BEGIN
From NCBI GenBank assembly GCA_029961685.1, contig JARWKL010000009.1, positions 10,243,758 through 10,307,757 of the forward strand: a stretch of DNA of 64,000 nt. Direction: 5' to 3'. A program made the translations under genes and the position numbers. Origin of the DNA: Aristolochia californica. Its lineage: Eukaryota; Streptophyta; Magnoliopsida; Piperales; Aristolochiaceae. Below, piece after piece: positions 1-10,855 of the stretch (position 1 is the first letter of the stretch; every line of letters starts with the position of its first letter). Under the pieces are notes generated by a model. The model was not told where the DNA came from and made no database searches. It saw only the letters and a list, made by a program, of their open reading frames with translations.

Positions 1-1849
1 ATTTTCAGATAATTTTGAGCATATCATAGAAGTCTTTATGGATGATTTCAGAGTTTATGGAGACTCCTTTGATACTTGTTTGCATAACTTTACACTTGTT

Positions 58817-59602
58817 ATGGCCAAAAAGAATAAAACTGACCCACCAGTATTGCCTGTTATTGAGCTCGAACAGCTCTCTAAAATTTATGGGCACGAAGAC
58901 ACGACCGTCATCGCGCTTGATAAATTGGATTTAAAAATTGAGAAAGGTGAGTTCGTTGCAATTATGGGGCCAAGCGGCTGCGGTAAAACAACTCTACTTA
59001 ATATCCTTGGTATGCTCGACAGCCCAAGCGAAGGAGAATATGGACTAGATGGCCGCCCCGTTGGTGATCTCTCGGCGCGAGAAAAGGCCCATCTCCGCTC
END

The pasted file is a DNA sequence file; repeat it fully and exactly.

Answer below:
From NCBI GenBank assembly GCA_029961685.1, contig JARWKL010000009.1, positions 10,243,758 through 10,307,757 of the forward strand: a stretch of DNA of 64,000 nt. Direction: 5' to 3'. A program made the translations under genes and the position numbers. Origin of the DNA: Aristolochia californica. Its lineage: Eukaryota; Streptophyta; Magnoliopsida; Piperales; Aristolochiaceae. Below, piece after piece: positions 1-10,855 of the stretch (position 1 is the first letter of the stretch; every line of letters starts with the position of its first letter). Under the pieces are notes generated by a model. The model was not told where the DNA came from and made no database searches. It saw only the letters and a list, made by a program, of their open reading frames with translations.

Positions 1-1849
1 ATTTTCAGATAATTTTGAGCATATCATAGAAGTCTTTATGGATGATTTCAGAGTTTATGGAGACTCCTTTGATACTTGTTTGCATAACTTTACACTTGTT

Positions 58817-59602
58817 ATGGCCAAAAAGAATAAAACTGACCCACCAGTATTGCCTGTTATTGAGCTCGAACAGCTCTCTAAAATTTATGGGCACGAAGAC
58901 ACGACCGTCATCGCGCTTGATAAATTGGATTTAAAAATTGAGAAAGGTGAGTTCGTTGCAATTATGGGGCCAAGCGGCTGCGGTAAAACAACTCTACTTA
59001 ATATCCTTGGTATGCTCGACAGCCCAAGCGAAGGAGAATATGGACTAGATGGCCGCCCCGTTGGTGATCTCTCGGCGCGAGAAAAGGCCCATCTCCGCTC